Planning the sharing of an estate may entail a lot of paperwork, calculations and decisions. Many people choose to include input from an attorney when they are planning the disposition of their assets. An attorney may be able to help ensure that the estate planning documents comply with laws of the state of residence and that they are accurate and properly prepared. The attorney can also suggest when it is appropriate to establish trusts rather than giving cash or other assets directly to a beneficiary.

Source:  Forbes, ” Estate Planning 101: Picking Your Heirs “, Larry Light, September 24, 2014

The duties of an executor

The task of choosing an executor may seem daunting to New York residents who are planning their estates. Knowing what an executor does may help people identify who may best fill that role.

An executor is a person appointed in a person’s will to administer the deceased person’s estate. This includes paying any outstanding debts the deceased may have had at the time of their death, paying taxes on their assets and ensuring that their wishes as stated in their will are carried out. People who have large estates sometimes appoint money managers, attorneys or other professionals as executors since their estates may require more experience to administer. Since the tasks of an executor tend to be extensive, New York law says that executors are entitled to compensation paid from the estate.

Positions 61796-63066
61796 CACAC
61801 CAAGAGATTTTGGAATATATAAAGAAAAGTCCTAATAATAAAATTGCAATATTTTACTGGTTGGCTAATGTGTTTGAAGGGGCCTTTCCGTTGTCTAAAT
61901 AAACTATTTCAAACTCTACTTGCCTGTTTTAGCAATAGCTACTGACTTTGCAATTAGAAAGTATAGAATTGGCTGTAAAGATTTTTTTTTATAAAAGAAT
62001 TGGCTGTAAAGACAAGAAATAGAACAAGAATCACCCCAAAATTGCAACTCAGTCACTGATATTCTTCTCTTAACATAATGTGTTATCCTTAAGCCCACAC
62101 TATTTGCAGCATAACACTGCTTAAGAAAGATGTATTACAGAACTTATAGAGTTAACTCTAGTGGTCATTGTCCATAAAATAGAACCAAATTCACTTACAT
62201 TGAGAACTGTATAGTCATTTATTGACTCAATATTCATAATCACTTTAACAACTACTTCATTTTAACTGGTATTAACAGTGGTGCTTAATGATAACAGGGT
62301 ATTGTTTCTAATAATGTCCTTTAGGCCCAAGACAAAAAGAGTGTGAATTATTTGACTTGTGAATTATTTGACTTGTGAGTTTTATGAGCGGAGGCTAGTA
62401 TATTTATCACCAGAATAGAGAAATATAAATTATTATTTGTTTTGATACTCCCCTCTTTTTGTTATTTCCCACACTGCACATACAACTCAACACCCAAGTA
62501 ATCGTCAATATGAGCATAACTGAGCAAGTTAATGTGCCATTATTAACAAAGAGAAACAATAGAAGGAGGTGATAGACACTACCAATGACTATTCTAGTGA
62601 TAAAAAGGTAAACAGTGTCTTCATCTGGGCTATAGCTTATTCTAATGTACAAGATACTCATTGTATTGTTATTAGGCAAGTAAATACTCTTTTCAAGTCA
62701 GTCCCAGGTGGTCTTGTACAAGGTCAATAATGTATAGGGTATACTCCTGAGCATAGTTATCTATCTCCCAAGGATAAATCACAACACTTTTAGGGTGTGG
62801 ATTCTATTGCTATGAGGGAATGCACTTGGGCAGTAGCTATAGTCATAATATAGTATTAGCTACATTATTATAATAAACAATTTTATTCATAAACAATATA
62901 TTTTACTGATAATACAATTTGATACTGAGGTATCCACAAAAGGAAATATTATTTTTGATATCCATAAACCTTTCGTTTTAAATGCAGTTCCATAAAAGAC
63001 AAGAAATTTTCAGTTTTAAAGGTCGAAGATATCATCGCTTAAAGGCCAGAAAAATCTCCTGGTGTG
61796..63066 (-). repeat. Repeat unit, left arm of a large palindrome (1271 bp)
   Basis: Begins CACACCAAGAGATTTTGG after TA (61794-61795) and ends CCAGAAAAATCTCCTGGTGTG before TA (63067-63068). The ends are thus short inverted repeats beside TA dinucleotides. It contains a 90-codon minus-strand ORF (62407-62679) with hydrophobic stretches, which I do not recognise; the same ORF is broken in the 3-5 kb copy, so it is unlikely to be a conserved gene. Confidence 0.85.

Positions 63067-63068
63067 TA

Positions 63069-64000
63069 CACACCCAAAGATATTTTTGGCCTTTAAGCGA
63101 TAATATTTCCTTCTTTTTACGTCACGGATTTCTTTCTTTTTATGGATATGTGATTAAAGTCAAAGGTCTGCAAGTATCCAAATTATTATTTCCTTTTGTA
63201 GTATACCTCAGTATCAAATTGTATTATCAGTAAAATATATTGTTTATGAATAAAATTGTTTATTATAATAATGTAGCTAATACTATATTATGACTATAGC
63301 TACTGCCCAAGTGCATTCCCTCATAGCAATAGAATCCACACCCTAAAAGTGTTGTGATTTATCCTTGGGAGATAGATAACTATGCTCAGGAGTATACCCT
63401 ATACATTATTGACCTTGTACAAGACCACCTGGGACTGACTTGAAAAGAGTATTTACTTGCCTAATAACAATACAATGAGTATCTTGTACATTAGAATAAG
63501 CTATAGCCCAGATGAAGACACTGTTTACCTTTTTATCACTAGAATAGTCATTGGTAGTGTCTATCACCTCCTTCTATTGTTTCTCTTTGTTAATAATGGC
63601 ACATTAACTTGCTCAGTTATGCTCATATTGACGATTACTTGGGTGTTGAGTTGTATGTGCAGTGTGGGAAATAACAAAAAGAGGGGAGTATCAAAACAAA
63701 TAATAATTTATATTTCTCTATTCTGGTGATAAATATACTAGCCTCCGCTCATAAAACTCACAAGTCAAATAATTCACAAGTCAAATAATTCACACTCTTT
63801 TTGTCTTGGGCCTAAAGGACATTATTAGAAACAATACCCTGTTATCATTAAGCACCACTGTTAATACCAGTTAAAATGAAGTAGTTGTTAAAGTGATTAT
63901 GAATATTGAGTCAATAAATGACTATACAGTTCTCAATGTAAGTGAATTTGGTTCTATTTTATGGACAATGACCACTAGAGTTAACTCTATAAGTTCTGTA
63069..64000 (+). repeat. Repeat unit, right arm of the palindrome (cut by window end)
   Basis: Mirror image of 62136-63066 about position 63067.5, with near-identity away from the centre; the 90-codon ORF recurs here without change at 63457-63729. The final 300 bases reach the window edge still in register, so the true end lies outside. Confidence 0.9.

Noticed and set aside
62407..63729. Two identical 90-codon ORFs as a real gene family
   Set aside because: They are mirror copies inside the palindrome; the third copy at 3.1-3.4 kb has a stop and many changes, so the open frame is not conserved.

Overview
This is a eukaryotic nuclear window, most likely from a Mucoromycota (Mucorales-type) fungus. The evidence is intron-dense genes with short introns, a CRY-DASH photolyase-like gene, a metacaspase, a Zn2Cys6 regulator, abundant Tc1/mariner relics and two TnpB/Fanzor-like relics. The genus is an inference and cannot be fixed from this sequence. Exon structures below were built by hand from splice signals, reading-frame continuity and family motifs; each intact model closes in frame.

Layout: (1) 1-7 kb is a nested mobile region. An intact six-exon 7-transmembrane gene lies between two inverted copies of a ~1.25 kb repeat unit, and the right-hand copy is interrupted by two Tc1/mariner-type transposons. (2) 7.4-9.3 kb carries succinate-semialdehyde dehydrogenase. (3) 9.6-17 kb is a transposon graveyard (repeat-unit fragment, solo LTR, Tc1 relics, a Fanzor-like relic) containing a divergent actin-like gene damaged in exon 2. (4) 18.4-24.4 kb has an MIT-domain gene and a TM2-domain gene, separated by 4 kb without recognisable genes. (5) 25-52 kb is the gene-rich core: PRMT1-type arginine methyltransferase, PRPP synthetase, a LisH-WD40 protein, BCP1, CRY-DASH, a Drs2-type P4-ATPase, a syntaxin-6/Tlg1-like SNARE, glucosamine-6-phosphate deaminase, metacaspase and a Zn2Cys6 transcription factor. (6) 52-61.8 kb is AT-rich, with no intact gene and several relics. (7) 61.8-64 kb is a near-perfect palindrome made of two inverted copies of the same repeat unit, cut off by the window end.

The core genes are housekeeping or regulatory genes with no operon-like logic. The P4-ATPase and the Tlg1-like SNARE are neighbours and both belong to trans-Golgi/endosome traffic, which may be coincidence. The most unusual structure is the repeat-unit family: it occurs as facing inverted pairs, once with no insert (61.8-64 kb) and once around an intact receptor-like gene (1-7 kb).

To some people, it may seem natural to name a surviving spouse, child or other relative as executor. However, family members, beneficiaries of an estate or other people close to the deceased may have a conflict of interest if they are appointed. In addition, people who are not used to making financial decisions may be unsuited to managing the estate’s investments or other assets. Some people name more than one executor to minimize conflicts of interest or to give executors who are less experienced in managing finances or property a source of advice in handling these matters. Business partners or friends who are knowledgeable in law or asset management may serve well as co-executors.

Choosing the right executor often determines how well an estate’s assets will be managed and how fairly property will be divided among beneficiaries . Estate planning attorneys may be able to advise clients on whom to appoint as executor and other aspects of the will-writing process.

Source:  The Association of the Bar of the City of New York, ” What is an executor? “, September 23, 2014